Unesco was conceived in the idealism of wartime Britain as a body to create international intellectual understanding and co-operation. We provided its first, and arguably its best, director-general, Sir Julian Huxley. We then neglected it for many years only to wake up in the 1980s to reproach it for fecklessness and threaten dire consequences unless it behaved better.
Britain's success in securing changes in 1984-85 was very considerable and, almost unanimously, EC and Commonwealth partners to the government's own advisory committee on Unesco, and MPs in the House of Commons, appealed to the government to continue to lead the process of reform from within rather than to withdraw. The government's decision to leave had very little to do with an assessment of whether we could realistically have achieved more in the time available, or of whether greater progress was more likely to come if we stayed or left.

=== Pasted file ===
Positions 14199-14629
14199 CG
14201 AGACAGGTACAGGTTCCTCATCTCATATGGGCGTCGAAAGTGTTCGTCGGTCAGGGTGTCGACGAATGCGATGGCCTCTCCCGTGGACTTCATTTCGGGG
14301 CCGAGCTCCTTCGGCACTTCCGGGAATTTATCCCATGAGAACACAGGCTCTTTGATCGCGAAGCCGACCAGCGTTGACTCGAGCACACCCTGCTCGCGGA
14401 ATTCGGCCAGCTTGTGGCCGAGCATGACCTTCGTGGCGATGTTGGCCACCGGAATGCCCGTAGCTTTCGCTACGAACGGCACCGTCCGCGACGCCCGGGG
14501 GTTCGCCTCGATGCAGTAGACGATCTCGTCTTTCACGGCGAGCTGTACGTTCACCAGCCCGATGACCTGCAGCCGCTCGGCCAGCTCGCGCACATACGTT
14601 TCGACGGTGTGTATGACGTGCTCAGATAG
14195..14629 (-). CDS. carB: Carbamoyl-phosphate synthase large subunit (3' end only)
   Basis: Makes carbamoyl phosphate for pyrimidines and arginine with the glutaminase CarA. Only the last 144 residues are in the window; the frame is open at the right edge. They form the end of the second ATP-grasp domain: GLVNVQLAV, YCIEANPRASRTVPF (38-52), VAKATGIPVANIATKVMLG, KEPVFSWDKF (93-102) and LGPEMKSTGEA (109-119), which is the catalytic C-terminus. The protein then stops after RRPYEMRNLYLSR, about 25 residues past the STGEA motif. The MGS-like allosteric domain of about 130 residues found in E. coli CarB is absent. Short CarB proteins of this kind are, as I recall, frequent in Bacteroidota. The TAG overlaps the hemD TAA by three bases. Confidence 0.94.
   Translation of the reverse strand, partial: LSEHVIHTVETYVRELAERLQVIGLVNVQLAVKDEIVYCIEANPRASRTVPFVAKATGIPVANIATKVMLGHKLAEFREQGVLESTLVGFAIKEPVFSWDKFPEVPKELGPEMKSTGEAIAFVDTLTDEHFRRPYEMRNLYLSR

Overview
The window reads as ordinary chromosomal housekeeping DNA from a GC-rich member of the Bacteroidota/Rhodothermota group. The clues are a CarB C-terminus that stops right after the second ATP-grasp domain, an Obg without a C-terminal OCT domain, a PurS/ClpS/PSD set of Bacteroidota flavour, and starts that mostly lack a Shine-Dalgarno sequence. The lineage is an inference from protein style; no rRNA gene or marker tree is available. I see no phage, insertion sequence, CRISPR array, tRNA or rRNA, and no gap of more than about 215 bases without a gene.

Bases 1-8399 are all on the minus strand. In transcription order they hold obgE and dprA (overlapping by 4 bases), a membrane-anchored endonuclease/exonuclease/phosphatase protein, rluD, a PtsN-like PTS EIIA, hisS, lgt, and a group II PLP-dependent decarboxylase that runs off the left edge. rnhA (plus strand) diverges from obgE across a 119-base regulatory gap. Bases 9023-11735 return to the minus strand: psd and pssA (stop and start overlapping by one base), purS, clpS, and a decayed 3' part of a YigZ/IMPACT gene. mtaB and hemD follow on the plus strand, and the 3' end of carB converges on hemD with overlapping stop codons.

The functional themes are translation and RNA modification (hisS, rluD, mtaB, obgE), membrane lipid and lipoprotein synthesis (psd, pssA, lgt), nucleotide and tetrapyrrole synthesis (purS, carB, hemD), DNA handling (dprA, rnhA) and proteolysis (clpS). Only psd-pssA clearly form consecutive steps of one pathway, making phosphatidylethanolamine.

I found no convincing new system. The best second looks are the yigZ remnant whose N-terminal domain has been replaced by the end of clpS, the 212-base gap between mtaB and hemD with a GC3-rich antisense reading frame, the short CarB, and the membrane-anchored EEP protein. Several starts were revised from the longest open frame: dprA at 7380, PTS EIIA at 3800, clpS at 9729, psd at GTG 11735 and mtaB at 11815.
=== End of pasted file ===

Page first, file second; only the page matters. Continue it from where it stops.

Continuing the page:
Officials responsible for policy privately acknowledged that the decision was imposed by Downing Street. It was taken in accordance with an agenda based on a scorn for multilateralism and for the process of consensus-building and working in good faith for change inside the UN system. It reflected close ideological links between the 'new right' in Washington and London, reinforced by heavy lobbying by the then ascendant US Heritage Foundation.
Such bully-boy tactics are quite inappropriate for today, and if applied again would further weaken Britain's case for remaining a Permanent Member of the Security Council.
The writer was the last UK Permanent Delegate to Unesco (1984-85).Reuse content